The end of lockdown and the start of summer has led to a number of new properties hitting the market. Penny Churchill takes a look at one of them: Poulton Manor.
Whenever recession looms, the Cotswolds is the first port of call for buyers seeking a safe haven for their families and their assets. Vendors deprived of the traditional spring selling campaign are making up for lost time by launching their houses on the market in July, as this week’s bumper issue of Country Life shows.
One such house is Grade I-listed Poulton Manor, in the heart of the village of Poulton, five miles east of Cirencester on the southern edge of the Cotswolds. It’s for sale at £2m via Savills.
Described by former Country Life Editor Marcus Binney as ‘a perfect William-and-Mary doll’s house’ (Country Life, May 27, 1976), the exquisite, late-17th-century, small Cotswold-stone house, which ‘speaks more of an exalted yeoman than of the lord of the manor’, has remained almost unaltered since it was first built.
Much of the charm of Poulton Manor lies in its simplicity. Each floor has two rooms at the front and two at the back, with the hall and landings in the centre and the staircase behind; as a result, almost all the main rooms have windows in two walls.
The house stands in two acres of enchanting gardens and woodland in the centre of the village, with some 4,200sq ft of symmetrical living space over three floors, including three reception rooms and the kitchen on the ground floor, three bedrooms and a bathroom on each of upper floors and a playroom in the cellar.
The sale includes a one-bedroom guest cottage, with a further cottage available by separate negotiation.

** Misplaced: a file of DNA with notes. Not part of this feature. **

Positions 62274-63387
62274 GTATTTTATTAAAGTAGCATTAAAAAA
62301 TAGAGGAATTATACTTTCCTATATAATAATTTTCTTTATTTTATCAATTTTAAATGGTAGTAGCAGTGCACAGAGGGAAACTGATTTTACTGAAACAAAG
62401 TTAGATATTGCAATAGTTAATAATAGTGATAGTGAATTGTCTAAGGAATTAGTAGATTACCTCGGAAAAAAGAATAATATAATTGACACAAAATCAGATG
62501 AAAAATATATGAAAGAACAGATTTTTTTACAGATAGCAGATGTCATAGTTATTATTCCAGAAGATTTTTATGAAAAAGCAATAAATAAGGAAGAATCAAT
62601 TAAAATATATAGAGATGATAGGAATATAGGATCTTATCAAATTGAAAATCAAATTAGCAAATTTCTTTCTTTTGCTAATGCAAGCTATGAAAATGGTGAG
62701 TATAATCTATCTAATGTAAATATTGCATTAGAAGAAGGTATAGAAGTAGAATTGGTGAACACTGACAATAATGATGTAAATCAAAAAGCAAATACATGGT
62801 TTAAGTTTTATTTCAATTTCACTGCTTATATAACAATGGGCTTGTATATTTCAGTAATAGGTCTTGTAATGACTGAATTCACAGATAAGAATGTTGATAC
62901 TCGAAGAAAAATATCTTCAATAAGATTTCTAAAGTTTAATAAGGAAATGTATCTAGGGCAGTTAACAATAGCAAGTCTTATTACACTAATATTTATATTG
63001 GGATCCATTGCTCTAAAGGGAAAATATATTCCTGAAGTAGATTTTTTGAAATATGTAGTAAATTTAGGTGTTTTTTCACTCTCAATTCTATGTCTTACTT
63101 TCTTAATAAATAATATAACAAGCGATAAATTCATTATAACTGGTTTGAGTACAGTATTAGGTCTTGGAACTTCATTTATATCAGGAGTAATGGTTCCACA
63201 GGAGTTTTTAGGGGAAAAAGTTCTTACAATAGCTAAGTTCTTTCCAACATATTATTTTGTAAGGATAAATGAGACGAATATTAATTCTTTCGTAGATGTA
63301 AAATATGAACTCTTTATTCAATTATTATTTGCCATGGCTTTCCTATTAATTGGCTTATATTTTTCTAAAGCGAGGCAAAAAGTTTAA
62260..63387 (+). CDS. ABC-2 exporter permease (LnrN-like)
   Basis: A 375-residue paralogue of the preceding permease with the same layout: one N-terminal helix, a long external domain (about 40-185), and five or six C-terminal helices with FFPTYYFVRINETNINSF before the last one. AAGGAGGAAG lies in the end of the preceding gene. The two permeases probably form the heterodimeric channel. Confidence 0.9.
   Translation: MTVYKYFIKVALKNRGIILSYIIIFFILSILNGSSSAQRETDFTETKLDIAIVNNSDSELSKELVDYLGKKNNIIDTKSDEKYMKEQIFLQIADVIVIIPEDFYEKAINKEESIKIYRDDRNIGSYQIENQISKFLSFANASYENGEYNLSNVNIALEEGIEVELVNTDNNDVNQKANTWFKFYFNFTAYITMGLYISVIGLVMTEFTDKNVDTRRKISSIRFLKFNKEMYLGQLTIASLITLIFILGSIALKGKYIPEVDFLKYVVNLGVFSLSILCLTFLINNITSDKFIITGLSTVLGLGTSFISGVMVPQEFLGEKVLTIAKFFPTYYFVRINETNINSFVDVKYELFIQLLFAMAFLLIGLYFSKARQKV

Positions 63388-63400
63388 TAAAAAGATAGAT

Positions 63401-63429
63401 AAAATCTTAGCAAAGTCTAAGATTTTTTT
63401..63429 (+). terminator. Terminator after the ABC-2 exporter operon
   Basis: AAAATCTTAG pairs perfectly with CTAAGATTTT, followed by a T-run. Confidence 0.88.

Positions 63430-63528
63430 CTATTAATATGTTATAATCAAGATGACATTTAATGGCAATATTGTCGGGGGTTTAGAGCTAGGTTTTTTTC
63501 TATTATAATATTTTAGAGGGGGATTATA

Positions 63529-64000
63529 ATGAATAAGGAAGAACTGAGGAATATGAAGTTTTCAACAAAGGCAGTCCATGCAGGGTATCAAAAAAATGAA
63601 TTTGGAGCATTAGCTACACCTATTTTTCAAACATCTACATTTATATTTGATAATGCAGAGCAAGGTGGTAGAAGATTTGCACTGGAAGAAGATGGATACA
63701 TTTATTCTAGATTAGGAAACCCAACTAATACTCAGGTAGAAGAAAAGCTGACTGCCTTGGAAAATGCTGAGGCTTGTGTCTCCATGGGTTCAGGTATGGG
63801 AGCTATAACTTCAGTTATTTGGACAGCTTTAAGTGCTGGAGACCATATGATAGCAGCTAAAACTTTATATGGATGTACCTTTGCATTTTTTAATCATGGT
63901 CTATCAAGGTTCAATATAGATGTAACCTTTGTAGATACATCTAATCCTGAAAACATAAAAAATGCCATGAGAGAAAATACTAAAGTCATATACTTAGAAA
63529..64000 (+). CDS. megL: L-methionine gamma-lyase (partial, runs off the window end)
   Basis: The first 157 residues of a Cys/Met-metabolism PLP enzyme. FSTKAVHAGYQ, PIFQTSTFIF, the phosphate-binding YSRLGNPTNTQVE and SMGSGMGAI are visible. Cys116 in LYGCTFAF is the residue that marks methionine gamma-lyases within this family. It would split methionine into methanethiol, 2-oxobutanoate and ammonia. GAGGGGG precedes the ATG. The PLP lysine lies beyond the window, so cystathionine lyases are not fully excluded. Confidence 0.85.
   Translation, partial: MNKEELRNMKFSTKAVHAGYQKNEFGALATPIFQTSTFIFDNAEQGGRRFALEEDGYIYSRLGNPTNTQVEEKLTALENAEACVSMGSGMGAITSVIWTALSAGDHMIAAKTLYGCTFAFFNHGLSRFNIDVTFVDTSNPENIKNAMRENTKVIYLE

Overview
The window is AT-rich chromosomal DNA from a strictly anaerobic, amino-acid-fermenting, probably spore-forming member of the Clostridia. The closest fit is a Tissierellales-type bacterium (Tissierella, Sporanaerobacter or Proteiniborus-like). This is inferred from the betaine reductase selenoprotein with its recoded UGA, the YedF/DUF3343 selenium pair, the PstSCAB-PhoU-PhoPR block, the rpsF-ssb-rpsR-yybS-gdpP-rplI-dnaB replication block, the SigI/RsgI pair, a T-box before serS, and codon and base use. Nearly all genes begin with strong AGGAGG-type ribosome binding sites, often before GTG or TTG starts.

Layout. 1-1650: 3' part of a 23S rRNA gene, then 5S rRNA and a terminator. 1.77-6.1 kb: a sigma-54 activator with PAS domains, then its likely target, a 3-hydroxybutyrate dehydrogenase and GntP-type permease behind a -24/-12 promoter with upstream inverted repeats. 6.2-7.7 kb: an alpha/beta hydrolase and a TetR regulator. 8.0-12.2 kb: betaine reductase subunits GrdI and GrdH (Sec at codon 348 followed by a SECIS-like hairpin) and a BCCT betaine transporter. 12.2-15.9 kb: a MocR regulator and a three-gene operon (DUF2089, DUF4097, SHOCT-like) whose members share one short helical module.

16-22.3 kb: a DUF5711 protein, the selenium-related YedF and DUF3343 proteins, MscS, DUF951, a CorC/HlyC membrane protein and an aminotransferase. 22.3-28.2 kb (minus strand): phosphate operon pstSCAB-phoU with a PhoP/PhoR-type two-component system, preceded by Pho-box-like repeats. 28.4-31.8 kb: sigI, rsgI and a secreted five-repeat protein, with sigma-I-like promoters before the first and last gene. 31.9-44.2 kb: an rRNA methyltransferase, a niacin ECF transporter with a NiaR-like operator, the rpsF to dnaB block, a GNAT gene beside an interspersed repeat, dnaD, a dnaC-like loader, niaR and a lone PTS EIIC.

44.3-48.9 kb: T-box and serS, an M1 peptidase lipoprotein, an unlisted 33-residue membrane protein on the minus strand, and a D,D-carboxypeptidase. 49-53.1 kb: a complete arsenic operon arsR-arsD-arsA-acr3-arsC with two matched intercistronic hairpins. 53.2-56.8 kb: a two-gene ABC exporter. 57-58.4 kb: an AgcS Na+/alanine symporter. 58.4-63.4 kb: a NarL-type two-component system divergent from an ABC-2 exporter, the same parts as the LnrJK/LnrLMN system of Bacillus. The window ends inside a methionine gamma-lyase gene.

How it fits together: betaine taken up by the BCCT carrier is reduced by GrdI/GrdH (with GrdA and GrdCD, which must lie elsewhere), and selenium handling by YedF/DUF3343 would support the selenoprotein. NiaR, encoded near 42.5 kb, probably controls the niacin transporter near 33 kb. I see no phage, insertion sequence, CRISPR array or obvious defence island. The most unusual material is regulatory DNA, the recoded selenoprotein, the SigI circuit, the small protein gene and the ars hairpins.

Little is known about the history of the house, partly because the village of Poulton is close to the borders of Wiltshire and Gloucestershire and, over the centuries, passed back and forwards between the two, before finally being incorporated into Gloucestershire in 1844.
At the same time, it also changed between the Dioceses of Salisbury and Gloucester, further obscuring its history. Recorded in Domesday as Poltone, then held by Earl Roger, the village was the site of a small Gilbertine priory (the only purely English monastic order), traces of which survive to the south of present-day Poulton.
After the Dissolution, the manor was granted to John Paget and the present house is variously attributed to Paget or Peter Mills, one of the surveyors appointed to supervise the rebuilding of London after the Great Fire.
In the 1930s, it was bought, ‘in a forlorn state’, by the Cartwright family, who apparently renewed the roof and replaced the ground-floor mullions.
After the war, Poulton Manor was acquired by Sir David Gamble, who sold it to Mr and Mrs Anthony Sanford in 1964. Mr Sanford, an architect, replaced the manor’s brick chimneystack with a more appropriate one in stone.
Otherwise, apart from repointing, little has changed from that day to this.
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